Asked by a House committee in 1976 how it could be that none of more than 300 Americans lost in Laos could be a prisoner, Vernon E. Walters Jr., then deputy director of the CIA, replied in writing that "this question has been very disconcerting to the intelligence community also. We have information that some of these 300 individuals survived their shoot-down incident. Admittedly, the number is small."

If any of the intelligence information were correct, the apparent conclusion is that some men were abandoned to their fates when the last U.S. troops left Indochina, unless the Pathet Lao killed them, as some U.S. officials believe.

Among the documents supporting this view:

--A January, 1973, CIA listing of "confirmed enemy prisons" in Laos, with locations. Several of these carry descriptions of the likely inmates: "American prisoners," "American pilots (possibly 20)," "approximately 15 American prisoners" and "American pilots (possibly in a cave.)"

--Minutes of a Washington interagency meeting, about the same time, in which the Defense Department representative is recorded as saying: "We don't know what we will get from Laos (in postwar prisoner exchanges.) We have only six known prisoners in Laos, although we hope there may be 40 or 41. We have known very little about the caves where they keep the prisoners in Laos. We just got the first photos of those caves recently and our impression is they are pretty big. We think they are holding a lot more than six prisoners there."

--A Defense Intelligence Agency account of a Laotian communist soldier, described as "cooperative . . . intelligent . . . sincere . . . has a good memory," who entered a cave in northeastern Laos in March, 1972, to replace the batteries in a field telephone. There, he said, he encountered three American, four Thai and four royalist Laotian prisoners, all said to be healthy and adequately fed. They had books and a guitar for entertainment.

--A 1970 CIA report saying that "until recently, the Ban Nakay Neua VH 1965 (a location designation) prison complex was the only prison facility in Laos known to contain American POWs." Ban Nakay Neua was the region of northern Laos where prisoners were believed to have been held in caves. None of the Americans released from Laos in Operation Homecoming had been held there, so what happened to the prisoners "known" to have been in the caves?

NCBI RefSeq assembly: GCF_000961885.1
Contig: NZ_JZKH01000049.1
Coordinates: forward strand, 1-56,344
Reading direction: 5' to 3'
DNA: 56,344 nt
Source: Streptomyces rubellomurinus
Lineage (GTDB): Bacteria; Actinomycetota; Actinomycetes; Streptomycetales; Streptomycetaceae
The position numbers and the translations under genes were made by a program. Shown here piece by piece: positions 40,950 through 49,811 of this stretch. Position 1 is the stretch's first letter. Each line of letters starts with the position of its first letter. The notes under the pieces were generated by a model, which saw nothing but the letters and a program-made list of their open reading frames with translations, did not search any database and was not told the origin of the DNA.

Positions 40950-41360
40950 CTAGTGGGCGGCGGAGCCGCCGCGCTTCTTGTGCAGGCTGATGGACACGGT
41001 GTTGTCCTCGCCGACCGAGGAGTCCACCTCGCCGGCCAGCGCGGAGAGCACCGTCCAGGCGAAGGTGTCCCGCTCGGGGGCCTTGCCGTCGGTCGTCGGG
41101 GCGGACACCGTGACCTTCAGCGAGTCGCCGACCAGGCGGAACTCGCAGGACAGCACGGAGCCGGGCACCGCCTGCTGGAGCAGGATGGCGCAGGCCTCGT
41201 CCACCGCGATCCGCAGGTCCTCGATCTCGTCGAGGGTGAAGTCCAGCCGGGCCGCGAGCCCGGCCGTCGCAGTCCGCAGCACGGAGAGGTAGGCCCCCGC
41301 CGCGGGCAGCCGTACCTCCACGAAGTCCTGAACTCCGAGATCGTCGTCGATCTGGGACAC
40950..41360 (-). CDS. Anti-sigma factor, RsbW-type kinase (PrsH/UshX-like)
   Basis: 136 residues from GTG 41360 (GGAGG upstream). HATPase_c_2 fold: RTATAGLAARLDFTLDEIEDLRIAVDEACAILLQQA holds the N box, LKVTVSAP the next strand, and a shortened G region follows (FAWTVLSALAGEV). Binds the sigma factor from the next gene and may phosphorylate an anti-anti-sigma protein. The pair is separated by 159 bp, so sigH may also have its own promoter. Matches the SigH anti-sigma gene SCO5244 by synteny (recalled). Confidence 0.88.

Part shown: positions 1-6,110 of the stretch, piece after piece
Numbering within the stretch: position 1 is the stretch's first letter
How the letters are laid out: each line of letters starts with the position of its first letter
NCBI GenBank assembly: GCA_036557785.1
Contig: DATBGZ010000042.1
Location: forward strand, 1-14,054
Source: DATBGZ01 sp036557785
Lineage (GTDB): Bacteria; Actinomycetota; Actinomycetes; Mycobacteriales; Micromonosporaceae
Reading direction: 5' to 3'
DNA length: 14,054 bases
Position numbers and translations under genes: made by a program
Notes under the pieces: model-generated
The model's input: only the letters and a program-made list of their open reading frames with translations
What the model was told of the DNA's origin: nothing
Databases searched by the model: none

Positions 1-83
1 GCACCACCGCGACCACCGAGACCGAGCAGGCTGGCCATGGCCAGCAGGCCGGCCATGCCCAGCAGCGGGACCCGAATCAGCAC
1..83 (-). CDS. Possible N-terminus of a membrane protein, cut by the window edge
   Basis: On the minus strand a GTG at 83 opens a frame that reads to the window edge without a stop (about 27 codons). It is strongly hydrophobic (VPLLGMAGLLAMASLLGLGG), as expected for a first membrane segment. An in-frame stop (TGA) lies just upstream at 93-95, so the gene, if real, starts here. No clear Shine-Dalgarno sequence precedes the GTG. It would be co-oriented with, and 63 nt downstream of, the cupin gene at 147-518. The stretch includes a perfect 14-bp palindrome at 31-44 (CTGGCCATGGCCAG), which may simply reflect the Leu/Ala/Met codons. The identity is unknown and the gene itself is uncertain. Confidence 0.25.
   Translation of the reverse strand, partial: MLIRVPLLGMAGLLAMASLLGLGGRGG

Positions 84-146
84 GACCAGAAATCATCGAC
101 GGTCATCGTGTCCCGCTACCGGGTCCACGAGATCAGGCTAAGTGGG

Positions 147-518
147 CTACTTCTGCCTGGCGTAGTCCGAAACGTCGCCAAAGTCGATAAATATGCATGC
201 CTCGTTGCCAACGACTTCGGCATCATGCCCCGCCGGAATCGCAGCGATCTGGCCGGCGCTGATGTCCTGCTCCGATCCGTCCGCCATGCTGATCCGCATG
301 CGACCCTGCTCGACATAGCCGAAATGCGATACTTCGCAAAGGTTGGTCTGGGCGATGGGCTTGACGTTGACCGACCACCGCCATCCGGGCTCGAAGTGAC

--A 1992 deposition given to Senate investigators by Bobby Ray Inman, President Clinton's nominee to be secretary of defense and a senior naval intelligence officer at the time of the 1973 prisoner releases, in which he testified that "in '73 a large number of us thought there were (prisoners in Laos), simply because we had known people had gotten to the ground, that there were substantial prisoners in Laos that were unaccounted for."

Inman added, however, that he later changed his opinion. When none of those men ever surfaced or was found, he said, he decided that either the original assumption of their safe landing was incorrect or the Pathet Lao shot the prisoners rather than keep them.

Also in the files is a 1992 CIA memo saying that "photographs taken by a reconnaissance aircraft in October, 1969, show what may be as many as 20 non-Asians accompanied by Pathet Lao guards near caves" at Ban Nakay Neua.

This was a reference to the "volleyball photos," a subject of furious disagreement in the intelligence and MIA activist community since their existence became known almost a decade ago.

To the untrained eye, these aerial photographs of a jungle clearing appear to show 20 non-Asian men in identical clothing, surrounded by armed men in the black uniforms often worn by the Pathet Lao. In some of the prints, the non-Asian men appear to be playing volleyball.

Defense Department officials long have insisted that expert analysis of these photos shows they are not what they appear to be. But activists--including Sen. Robert C. Smith (R-N.H.)--who believe the Pentagon has a "mind-set to debunk" such information are citing the CIA memo as validation of their belief that the photos show American prisoners who never came home.

None of the evidence is conclusive. The Defense Intelligence Agency repeatedly has argued that no information has ever been verified that would show specific American individuals at specific locations, aside from Shelton and Hrdlicka.